I just calculated at what bitrates (avg and max) should a 100m movie be encoded, at the net of a well robust lossless audio track of 4600mbps, and the average was 27200kbps and max 42100kbps; then encoded the same trailer using these two settings, but 12 threads instead 16. PC was stuck as well, still the encoding time lowered to just a bit more than 14m - that's 6x real time, not that bad!

And guess what? The details are almost the same, as well as (synthesized) grain; you must zoom like 10/20x to spot tiniest differences at pixel level! I'm shocked!

https://screenshotcomparison.com/comparison/19877

Take this test with a grain of salt; but if the promise is kept, it will be possible to publish projects onto a BD-25 disc (without a Blu-ray compliance, of course) - or for a 32GB memory - with a transparent video result, along with a lossless audio track - or various lossy ones... if you said that 5 years ago, I laughed at you, but now...



I converted a DCP 4K trailer to AV1, using svt-av1 speed 4 dual pass... well, it took 2h27m for a 2m21s trailer - 60x!!!

Sure quality is astounding, but I can't think to let the PC convert a movie for 5 days!
Must test faster speed settings.
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#3
Very interesting. 5 days wouldn't bother me at all as encoding time goes.

Did you look into the successors of h265 as well? h266 and I think even h267 might have been on the horizon?
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#4
I'm doing more interesting tests - stay tunes, I'll publish results very soon.

AV1: it has improved a lot in the last few years; bitrate/quality ratio going from worst than HEVC, to be equal, to be 10% better and now is 30% (depending on encoder used, settings, speed etc.) and up to 40% using proprietary encoders.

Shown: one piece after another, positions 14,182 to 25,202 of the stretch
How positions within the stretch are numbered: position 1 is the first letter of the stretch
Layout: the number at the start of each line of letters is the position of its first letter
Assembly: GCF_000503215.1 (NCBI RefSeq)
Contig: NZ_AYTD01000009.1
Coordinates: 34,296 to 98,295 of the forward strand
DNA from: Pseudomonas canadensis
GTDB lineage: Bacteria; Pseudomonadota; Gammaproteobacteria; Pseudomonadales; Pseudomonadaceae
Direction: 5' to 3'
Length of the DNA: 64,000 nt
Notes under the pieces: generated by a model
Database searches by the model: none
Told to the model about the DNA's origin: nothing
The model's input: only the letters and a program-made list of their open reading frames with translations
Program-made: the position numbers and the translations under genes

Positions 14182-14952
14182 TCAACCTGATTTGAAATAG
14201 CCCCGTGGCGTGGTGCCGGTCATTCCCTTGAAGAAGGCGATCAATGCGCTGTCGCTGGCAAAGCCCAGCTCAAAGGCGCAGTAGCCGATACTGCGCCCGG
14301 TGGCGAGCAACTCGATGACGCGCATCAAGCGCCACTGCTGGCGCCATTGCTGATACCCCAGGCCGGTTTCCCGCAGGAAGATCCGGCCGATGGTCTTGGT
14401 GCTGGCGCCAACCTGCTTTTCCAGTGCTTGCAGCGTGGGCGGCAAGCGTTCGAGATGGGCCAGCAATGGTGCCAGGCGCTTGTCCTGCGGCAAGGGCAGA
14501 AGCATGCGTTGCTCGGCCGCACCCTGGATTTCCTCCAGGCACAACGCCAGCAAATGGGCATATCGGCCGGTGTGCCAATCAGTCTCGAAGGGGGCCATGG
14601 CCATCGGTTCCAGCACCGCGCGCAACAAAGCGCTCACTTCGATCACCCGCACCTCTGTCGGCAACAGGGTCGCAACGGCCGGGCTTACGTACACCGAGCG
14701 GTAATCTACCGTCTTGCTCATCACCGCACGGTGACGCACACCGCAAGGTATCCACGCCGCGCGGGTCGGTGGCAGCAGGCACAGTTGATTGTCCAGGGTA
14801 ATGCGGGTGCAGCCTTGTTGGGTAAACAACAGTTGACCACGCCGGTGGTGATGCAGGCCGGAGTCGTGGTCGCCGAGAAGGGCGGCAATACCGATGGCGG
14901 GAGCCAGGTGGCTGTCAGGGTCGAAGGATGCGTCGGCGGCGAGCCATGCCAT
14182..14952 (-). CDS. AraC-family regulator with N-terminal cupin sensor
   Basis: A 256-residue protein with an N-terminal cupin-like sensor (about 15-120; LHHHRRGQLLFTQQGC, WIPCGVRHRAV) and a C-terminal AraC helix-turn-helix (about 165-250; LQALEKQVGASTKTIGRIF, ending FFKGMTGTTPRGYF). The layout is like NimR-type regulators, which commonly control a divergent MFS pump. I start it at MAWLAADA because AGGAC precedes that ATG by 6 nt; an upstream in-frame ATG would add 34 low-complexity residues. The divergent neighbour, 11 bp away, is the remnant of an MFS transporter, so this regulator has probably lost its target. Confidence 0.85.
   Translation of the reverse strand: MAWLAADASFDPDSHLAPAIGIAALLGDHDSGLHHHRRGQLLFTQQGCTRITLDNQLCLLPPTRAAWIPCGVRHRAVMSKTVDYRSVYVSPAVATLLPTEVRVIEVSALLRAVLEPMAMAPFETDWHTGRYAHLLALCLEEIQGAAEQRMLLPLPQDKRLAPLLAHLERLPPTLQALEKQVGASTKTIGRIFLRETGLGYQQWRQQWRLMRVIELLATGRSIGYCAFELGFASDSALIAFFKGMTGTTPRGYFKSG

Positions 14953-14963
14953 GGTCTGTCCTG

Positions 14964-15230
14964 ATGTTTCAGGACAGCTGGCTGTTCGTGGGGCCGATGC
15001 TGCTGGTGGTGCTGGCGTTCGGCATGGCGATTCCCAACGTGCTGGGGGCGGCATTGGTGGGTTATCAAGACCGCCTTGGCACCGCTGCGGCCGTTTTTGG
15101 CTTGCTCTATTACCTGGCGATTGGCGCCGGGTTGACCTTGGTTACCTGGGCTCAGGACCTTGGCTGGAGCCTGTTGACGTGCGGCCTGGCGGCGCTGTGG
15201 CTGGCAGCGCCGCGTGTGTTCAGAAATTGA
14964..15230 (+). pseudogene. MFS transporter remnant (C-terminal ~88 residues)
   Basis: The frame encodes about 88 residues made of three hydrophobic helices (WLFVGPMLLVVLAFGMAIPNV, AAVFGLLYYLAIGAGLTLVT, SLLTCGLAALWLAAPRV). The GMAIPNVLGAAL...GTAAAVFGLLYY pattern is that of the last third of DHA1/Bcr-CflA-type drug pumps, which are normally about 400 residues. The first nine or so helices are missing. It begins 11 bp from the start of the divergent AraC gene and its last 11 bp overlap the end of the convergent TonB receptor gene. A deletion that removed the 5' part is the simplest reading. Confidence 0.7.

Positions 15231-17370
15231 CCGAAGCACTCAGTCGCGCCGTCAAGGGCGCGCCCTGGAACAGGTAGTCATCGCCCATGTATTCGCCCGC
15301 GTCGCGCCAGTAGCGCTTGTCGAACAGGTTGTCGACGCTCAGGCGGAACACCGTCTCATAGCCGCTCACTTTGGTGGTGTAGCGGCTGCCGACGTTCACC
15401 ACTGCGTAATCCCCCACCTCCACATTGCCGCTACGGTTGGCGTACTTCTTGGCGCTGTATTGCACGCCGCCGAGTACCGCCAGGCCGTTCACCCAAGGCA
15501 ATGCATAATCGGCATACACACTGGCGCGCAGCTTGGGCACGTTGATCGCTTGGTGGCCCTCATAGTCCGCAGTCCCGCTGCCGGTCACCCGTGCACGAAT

Now, VVC (AKA h.266) is 40% better than HEVC, so for now better than AV1 using free encoders; yet, it is patent encumbered and personally, if there is a free open alternative, I'd take it...

In the past several codecs were free and open, with quality near to the mainstream codecs - like Theora, Daala, Dirac etc.
Main problems were their quality (not on par with mainstream ones like AVC or HEVC) and/or very limited use... what's the point to convert something in, let's say Theora, if you can watch it only on a computer, and its quality/bitrate is lower than AVC?

Now, we have a free open video codec that will be mainstream since next year (where reports tell it will be used in 22% of production, more than HEVC for the first time), encoding speed is, if not fast, at least bearable (an order or two of magnitude faster than first attempts), could be hardware decoder by 100 bucks devices... why should it NOT be used? Wink
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#5
Second post updated with encoding comparisons and notes.
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#6
Update: I noticed that, when the encoder is changed, threads change as well - last encoding used only one thread; I repeated the encoding but using 16 threads at this time... total time 16m38s, or 7x real time... GREAT! - first post edited accordingly
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#7
Another update: what if an AV1 encoded video must be put onto a BD-25?

Second post edited, read more there!
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#8
Can you try some very grainy source? Those tended to be hardest on h265. I dont mean mild grain, but really hardcore grain all over the place.
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#9
(2021-12-20, 09:10 AM)TomArrow Wrote: Can you try some very grainy source? Those tended to be hardest on h265. I dont mean mild grain, but really hardcore grain all over the place.

Sure! Drop me a one minute clip and I'll encode it!
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#10
has anyone seen how lower bitrate AV1 files look on CRT TV's?